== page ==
A woman who has refused for 16 years to grant her husband a divorce was put behind bars last week - the first time a woman has been arrested in such a case.
The 60-year-old woman, a teacher, has appealed to the Supreme Court, whose president, Asher Grunis, will decide today whether to keep her under arrest.
If Grunis does not rule in her favor, she will remain behind bars until the Jerusalem Rabbinical Court hears her case in July. She can then file a petition over whether the rabbinical court has the right to imprison her.
In 2001, the rabbinical court ruled that the couple's property be divided, but the woman did not accept. She said she deserved a much greater portion of her husband's wealth.
The husband says his wife is using the divorce bill to blackmail him. The woman, a teacher from the north, is demanding a house in central Israel and $1.5 million.
The couple married in 1987. Three months later, their only son was born. In 1996, the man filed for divorce, but the woman refused.
Over the years, the rabbinical court has imposed sanctions on the woman, including an order forbidding her to leave the country and the revocation of her driver's license.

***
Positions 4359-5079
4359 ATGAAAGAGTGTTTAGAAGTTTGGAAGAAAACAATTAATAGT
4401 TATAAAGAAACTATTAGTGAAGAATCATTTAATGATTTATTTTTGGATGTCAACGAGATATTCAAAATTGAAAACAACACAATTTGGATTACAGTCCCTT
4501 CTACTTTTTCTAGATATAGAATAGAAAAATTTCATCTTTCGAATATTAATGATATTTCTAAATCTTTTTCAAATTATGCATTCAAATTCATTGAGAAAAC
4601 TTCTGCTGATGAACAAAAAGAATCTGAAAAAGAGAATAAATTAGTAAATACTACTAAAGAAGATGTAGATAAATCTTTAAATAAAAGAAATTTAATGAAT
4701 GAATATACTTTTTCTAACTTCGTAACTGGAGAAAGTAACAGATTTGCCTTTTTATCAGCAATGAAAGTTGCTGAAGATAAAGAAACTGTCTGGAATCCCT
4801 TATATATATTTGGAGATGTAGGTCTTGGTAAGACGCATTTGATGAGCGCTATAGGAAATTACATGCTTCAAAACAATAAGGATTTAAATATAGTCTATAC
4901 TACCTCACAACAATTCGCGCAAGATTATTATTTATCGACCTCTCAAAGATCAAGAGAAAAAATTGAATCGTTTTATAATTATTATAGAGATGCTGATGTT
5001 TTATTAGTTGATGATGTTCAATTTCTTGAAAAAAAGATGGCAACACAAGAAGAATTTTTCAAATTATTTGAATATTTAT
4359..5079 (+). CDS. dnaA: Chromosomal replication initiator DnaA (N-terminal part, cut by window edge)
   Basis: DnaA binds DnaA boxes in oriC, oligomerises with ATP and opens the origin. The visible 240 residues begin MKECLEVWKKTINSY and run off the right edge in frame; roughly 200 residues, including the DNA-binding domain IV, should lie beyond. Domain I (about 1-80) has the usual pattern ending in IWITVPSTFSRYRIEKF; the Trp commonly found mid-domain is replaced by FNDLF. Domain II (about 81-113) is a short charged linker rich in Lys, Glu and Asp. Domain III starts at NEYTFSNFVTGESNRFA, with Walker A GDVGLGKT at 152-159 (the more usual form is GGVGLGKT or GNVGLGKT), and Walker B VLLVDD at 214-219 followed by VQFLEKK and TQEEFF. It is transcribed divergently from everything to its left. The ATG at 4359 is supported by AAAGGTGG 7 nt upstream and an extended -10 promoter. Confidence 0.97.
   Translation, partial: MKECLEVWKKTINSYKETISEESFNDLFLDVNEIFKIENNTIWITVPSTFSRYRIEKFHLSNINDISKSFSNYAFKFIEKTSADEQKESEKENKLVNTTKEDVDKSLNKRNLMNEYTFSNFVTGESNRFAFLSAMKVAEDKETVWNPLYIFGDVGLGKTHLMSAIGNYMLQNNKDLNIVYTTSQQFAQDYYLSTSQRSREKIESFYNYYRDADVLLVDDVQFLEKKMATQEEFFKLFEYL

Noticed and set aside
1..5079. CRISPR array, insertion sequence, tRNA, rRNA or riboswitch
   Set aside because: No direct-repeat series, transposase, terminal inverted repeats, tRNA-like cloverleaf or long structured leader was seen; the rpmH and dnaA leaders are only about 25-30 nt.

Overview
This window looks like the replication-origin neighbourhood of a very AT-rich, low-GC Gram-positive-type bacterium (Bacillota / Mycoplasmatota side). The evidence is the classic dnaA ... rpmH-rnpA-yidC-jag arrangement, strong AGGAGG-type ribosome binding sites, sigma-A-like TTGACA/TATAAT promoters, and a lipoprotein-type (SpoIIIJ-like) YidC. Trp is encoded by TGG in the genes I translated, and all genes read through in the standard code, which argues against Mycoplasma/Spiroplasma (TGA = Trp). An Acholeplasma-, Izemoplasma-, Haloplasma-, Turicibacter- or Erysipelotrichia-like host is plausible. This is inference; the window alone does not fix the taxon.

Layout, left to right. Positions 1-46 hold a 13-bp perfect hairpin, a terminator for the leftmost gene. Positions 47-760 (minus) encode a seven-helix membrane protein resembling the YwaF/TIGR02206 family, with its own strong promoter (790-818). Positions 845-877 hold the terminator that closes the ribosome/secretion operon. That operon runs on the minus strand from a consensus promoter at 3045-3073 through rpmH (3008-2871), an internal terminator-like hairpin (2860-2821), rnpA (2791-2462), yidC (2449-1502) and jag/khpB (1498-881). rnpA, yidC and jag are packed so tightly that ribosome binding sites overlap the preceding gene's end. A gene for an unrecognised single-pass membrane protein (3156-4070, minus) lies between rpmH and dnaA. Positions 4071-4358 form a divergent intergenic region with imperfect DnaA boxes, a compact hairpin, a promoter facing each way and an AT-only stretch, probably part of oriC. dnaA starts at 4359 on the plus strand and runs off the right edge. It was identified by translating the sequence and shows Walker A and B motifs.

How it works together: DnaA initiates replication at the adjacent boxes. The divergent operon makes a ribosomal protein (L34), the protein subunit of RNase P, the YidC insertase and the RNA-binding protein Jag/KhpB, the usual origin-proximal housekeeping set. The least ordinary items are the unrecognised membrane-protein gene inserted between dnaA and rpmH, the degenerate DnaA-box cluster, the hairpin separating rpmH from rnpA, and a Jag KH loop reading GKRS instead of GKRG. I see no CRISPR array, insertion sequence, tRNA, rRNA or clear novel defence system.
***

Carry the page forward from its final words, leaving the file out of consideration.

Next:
Around six years ago, the rabbinical court granted her husband a marriage permit and ruled that the woman must accept the divorce - a rare decision. The state, however, could not recognize the special marriage permit and still considers the couple married.
Last July, the rabbinical court ordered the woman's imprisonment, after all sanctions failed to persuade her to accept the divorce. Copies of the decision were sent to Attorney General Yehuda
Weinstein and the president of the Chief Rabbinical Court, Rabbi Shlomo Amar.
In a hearing, Amar told the woman to make an offer she would consider acceptable, but she has not made one. The case was returned to the Jerusalem Rabbinical Court, which ordered her arrest after she failed to appear at a hearing on Monday.
"I won't accept the divorce under any circumstances, even if they put me in jail," she told Haaretz in July.
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